preparation, you are strongly encouraged to pray together as a couple,
read Scripture, and lead a virtuous life. For guidance, look to other
couples with strong Christian values.
9. Why should we need to separate now? It's just an arbitrary rule
of the Church.
The Church's teaching on cohabitation is not an "arbitrary"
rule. Living together before marriage is a sin because it violates God's
commandments and the law of the Church. St. Paul lists this sin
technically called "fornication" among the sins (whether
within or outside cohabitation) that can keep a person from reaching
heaven (see 1 Corinthians 6:9) Cohabitation works against the heart's
deepest desires and greatly increases the chances of a failed marriage.
If you are honest with yourself, every practical consideration will
tell you that separating before marriage is the right thing to do. It is
a decision to turn away from sin and to follow Christ and His teaching.
That is always the right decision. But it's a good decision for other
important reasons, too:
- it will strengthen your marriage
- it will deepen your friendship
- it will foster deeper intimacy and communion
- it will build up your problem-solving and communications skills
- it will give your marriage a greater chance for success
You may think you are unique and that your passion for each other
will never wane. But that's what most couples think. No one goes into
marriage planning for a breakup; yet a majority of couples today do
break up. You want to be one of the exceptional couples who not only
succeed in marriage, but also live together in happiness and
Some couples who are living together think that separation before
marriage is artificial or meaningless. Some fear that halting sexual
activity will be harmful to the relationship. But this is rarely the
case. Sometimes in marriage, too, a sexual relationship will have to be
suspended for a time due to illness, military service, business travel,
or the good of a spouse. Relationships not only survive this , but
actually grow stronger. God rewards such sacrifices with graces for a
good relationship. Abstaining from sex will also enable you to rely on
other means of communication, which ultimately will empower you to get
to know each other in a deeper, lasting way.
10. What good will following the Church's teachings do for us
Catholic teaching in this matter brings rich blessings to those
couples who willingly accept it. The Good News of Jesus frees you to
enjoy intimacy even more:
- by appreciating your spouse as a person, not an object
- by living in a stable, secure, permanent, and faithful
- by expressing true, committed love rather than simply satisfying a
Married life has a special place in God's plan. Like everything good,
it requires sacrifices. But they're small compared to the rewards. Seek
first the Kingdom of God; everything else you desire will be given to
you and more!
Questions for Reflection and Prayer:
- As an engaged couple, why did you choose to cohabit before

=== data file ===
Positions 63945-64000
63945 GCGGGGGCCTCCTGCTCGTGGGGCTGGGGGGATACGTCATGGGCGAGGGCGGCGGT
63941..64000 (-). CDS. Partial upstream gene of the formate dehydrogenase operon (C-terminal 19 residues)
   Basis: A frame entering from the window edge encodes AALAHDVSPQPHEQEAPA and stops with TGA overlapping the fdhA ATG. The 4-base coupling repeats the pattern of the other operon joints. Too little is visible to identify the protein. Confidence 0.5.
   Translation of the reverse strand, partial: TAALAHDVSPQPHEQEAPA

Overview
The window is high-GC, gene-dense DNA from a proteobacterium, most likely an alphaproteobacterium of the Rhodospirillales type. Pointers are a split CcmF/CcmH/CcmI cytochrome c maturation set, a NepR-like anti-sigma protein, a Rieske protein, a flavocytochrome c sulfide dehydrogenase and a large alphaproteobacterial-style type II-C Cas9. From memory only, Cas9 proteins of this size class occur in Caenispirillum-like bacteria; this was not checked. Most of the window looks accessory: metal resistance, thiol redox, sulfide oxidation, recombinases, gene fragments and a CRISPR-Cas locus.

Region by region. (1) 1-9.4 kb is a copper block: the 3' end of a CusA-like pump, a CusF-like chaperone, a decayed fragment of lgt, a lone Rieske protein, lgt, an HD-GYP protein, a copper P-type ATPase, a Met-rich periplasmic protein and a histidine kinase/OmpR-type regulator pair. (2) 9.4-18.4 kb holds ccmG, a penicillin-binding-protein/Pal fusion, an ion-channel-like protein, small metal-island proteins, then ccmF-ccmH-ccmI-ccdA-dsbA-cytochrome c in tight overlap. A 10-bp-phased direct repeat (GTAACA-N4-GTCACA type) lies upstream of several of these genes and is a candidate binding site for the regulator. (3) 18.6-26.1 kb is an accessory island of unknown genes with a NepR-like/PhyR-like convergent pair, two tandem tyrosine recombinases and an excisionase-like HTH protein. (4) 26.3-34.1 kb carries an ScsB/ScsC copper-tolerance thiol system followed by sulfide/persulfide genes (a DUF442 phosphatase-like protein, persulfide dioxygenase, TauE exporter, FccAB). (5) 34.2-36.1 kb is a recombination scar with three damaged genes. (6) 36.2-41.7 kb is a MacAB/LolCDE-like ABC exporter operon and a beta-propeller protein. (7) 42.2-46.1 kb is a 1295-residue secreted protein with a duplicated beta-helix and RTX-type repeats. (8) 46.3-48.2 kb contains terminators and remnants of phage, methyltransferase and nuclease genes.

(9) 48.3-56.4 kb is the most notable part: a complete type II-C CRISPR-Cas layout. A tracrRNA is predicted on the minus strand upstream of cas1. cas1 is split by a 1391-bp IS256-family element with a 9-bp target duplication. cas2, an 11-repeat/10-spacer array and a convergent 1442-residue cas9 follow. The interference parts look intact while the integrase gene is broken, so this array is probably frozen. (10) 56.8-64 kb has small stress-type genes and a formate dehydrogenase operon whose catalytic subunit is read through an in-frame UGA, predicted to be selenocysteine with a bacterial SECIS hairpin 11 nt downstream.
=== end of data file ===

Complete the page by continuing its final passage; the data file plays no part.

- What have the two of you learned from your experience of living
together? What have you learned about yourselves as a couple and as
- What is the driving force behind your decision to marry at this
time? What has changed in the relationship and made you wish to
marry and have your marriage blessed in this Church?
- Was there a previous reluctance or hesitation to marry? If so,
why? Have those issues been completely resolved?
- Why are you seeking marriage in the Catholic Church?
- What does marriage as a sacrament mean to the two of you?
- How do you see your faith and love for each other as an intimate
part of your marriage?
- How do you want your marriage to be open to life?
"At the beginning, the Creator made them male and female and
declared for this reason a man shall leave his father and mother and
cleave to his wife. And the two shall become as one. Thus, they are no
longer two but one flesh. Therefore, let no man separate what God has
- Matthew 19:4-6
"The intimate community of life and love which constitutes the
married state has been established by the Creator and endowed by him
with its own proper laws . . . God himself is the author of
- The Church in the Modern World, Vatican II, 48
"The conjugal covenant of marriage opens the spouses to a
lasting communion of love and life, and it is brought to completion in a
full and specific way with the procreation of children. The communion of
spouses gives rise to the community of the family."
- Letter to Families, Pope John Paul II, 7
"Sexuality, by means of which man and woman give themselves to
one another through the acts which are proper and exclusive to spouses .
. . is realized in a truly human way only if it is an integral part of
the love by which a man and woman commit themselves totally to one
another until death . . .That total physical self-giving would be a lie
if it were not the sign and fruit of a total personal self-giving."
- Familiaris Consortio, Pope John Paul II, 11
"The spouses' union achieves the twofold end of marriage: the
good of the spouses themselves and the transmission of life. These two
meanings or values of marriage cannot be separated without altering the
couple's spiritual life and compromising the goods of marriage and the
future of the family. The conjugal love of man and woman thus stands
under the twofold obligation of fidelity and fecundity."
- Catechism of the Catholic Church, 2363
"The very preparation for Christian marriage is itself a journey
of faith. It is a special opportunity for the engaged to rediscover and
deepen the faith received in Baptism and nourished by their Christian
upbringing. In this way they come to recognize and freely accept their
vocation to follow Christ and to serve the Kingdom of God in the married
Used with permission of the Pennsylvania Catholic Conference
- Pope John Paul II, The Role of the Christian Family in the Modern